As experience has taught us, all things mechanical can miss the mark of perfection. To help compensate for this, the breach end of the barrel has (for lack of a better description) a funnel built into it that is referred to in firearms lingo as… Get ready… the Forcing Cone. Clever those gun guys are. Aren’t they?
As the bullet — through engineering, manufacturing, or magic — makes the transition to the barrel, it is forced to align with, and take, the rifling. This happens while most of those still expanding gases follow it into the barrel continuing to propel it, pushing the bullet out to the ‘only gods know where.’ It is at this point in the narrative that we must note… A small amount of hot gas can, and do, escape out of the sides of the revolver at that pesky cylinder gap.
Additionally, if the chamber does not precisely align with the barrel due to the cylinder timing being off, some loathsome metal particles may come out of the side as well. The hot gases and particles that come out have a surprising amount of energy, even on a small revolver, and can cause some serious injury.
That is why you want to ensure that you do not place any part of your hand or body ahead of the cylinder. Even standing too close to the side of the person firing the revolver could cause injury. I would extend this warning to standing at the rear on either side, at such an angle that particles, lead, or copper jacket shavings can deflect off the frame and bounce back to hit you from an out-of-time cylinder. I have had copper jacket shavings embedded in my cheeks from that very type of occurrence. That is also one of the main motivational reasons to wear eye protection.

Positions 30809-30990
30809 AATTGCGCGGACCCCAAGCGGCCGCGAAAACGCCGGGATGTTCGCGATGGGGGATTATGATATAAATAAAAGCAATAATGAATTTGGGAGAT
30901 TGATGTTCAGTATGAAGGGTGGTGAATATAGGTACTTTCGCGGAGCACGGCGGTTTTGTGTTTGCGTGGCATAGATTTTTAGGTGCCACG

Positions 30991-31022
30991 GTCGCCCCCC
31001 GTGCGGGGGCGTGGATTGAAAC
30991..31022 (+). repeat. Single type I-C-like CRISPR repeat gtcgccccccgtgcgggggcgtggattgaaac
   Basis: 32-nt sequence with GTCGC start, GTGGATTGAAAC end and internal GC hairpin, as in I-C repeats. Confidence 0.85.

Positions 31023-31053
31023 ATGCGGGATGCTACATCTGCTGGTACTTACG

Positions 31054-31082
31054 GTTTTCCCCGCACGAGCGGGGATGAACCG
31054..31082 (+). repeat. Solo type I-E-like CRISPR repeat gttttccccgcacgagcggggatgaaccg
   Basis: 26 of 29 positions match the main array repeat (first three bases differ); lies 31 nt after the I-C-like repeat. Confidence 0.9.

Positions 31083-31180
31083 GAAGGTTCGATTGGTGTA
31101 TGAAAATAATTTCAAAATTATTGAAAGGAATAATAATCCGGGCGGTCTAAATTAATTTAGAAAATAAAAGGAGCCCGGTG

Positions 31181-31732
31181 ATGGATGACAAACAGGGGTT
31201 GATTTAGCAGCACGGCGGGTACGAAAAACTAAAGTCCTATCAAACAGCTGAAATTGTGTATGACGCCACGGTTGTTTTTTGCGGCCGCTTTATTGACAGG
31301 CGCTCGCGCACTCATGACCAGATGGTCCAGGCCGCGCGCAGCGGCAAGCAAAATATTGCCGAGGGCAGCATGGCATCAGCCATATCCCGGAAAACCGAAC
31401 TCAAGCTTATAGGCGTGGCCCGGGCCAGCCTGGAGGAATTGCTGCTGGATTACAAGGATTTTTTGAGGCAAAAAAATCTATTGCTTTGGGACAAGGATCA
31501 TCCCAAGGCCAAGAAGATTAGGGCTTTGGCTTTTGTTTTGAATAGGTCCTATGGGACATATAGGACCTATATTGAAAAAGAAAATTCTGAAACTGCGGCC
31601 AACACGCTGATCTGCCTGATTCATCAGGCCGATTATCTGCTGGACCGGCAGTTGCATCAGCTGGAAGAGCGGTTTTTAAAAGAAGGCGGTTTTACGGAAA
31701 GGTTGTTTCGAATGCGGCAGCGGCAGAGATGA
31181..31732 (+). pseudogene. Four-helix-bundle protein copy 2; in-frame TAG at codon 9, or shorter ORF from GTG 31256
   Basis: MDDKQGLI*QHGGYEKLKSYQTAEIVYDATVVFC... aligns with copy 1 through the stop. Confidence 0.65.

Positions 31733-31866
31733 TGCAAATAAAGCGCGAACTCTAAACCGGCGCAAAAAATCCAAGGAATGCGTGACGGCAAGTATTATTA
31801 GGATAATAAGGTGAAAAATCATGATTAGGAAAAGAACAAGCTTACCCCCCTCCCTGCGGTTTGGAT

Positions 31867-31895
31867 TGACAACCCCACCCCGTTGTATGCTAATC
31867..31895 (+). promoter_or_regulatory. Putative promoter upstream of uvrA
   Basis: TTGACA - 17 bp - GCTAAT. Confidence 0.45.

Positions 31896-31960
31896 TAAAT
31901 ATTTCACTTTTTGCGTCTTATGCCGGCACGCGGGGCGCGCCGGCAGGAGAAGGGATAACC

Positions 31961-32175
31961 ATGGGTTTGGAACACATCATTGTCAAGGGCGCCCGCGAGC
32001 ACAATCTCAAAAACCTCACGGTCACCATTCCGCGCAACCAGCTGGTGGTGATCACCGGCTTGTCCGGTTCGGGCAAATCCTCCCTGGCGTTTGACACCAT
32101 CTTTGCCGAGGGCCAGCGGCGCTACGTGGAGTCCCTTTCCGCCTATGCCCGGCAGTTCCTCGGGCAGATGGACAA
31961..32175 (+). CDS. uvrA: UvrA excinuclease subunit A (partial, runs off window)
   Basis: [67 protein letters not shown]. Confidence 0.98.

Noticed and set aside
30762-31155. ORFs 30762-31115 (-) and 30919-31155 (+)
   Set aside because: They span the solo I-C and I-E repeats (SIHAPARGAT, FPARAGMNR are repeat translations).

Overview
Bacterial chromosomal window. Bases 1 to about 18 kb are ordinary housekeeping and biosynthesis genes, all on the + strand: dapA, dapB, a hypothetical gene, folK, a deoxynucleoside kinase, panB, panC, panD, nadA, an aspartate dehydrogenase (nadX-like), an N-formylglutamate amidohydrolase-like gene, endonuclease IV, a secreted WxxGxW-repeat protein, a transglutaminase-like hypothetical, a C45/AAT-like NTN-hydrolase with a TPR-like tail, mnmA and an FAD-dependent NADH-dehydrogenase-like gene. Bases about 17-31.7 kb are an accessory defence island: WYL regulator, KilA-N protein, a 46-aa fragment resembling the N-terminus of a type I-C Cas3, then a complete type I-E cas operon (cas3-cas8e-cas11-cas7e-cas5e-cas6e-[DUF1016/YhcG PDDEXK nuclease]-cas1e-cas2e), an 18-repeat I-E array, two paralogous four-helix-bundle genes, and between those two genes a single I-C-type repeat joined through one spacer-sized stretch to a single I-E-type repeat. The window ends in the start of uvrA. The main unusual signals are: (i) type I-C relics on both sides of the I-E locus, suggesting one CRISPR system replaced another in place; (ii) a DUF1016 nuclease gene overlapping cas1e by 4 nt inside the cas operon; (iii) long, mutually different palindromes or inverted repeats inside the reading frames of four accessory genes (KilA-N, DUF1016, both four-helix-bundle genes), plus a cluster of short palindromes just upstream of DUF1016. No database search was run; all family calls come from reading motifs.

I have included some images demonstrating the correct ways to hold a revolver. Notice that in the correct cases, the person ensures that the hands are placed well behind the cylinder gap. Now, because I know some of you will do it, we will look at the incorrect ways to hold a revolver also.
In the first incorrect image, we see how not to hold the revolver. Never do this. Notice that the user has some fingers placed in front of the cylinder. This is a very bad idea and will result in serious injury, if the revolver is fired. People who are new to revolvers may accidentally do this because they find it easier to support a heavy revolver or because they see people doing it with pistols, and they cause injury to themselves.
The next photo was how yours truly learned his lesson the hard way about the dangers of cylinder gap. I thought I knew how dangerous and painful it could be. I was wrong. There was a time when I did lots of pistol shooting and hunting. To test myself, I would use a .357, .41 Mag. Or .44 Mag. to shoot everything from coyotes to bears but the most fun was shooting jackrabbits.
I used to walk the desert to sneak up on them. If they took off, I would shoot them on the run. It was great fun, but it was more fun to try to spot them at distance and snipe them with the revolver. One day, I decided to use some shooting sticks that my friend Herb Brusman developed.
Well, I found an unsuspecting jack sitting about 100 yards out. I took a knee for a steady firing position. While holding the sticks with my off-hand, I supported the barrel on the sticks and fired.
The world went black! I saw stars and my hand went numb. I learned a very important and hard lesson — Never put anything you value in front of the cylinder gap.
And if you don’t want to take my word for it, look at the photo of gas escaping as it demonstrates pretty well why you should. See how much gas can come out of the sides of the cylinder and why it is a bad idea to put any body parts close to the cylinder gap? In fact, people standing close to the sides of the revolver may feel the hot gases as well. These are all good reasons why it is best to stand a good distance away from the shooter and ‘Respect the Gap!’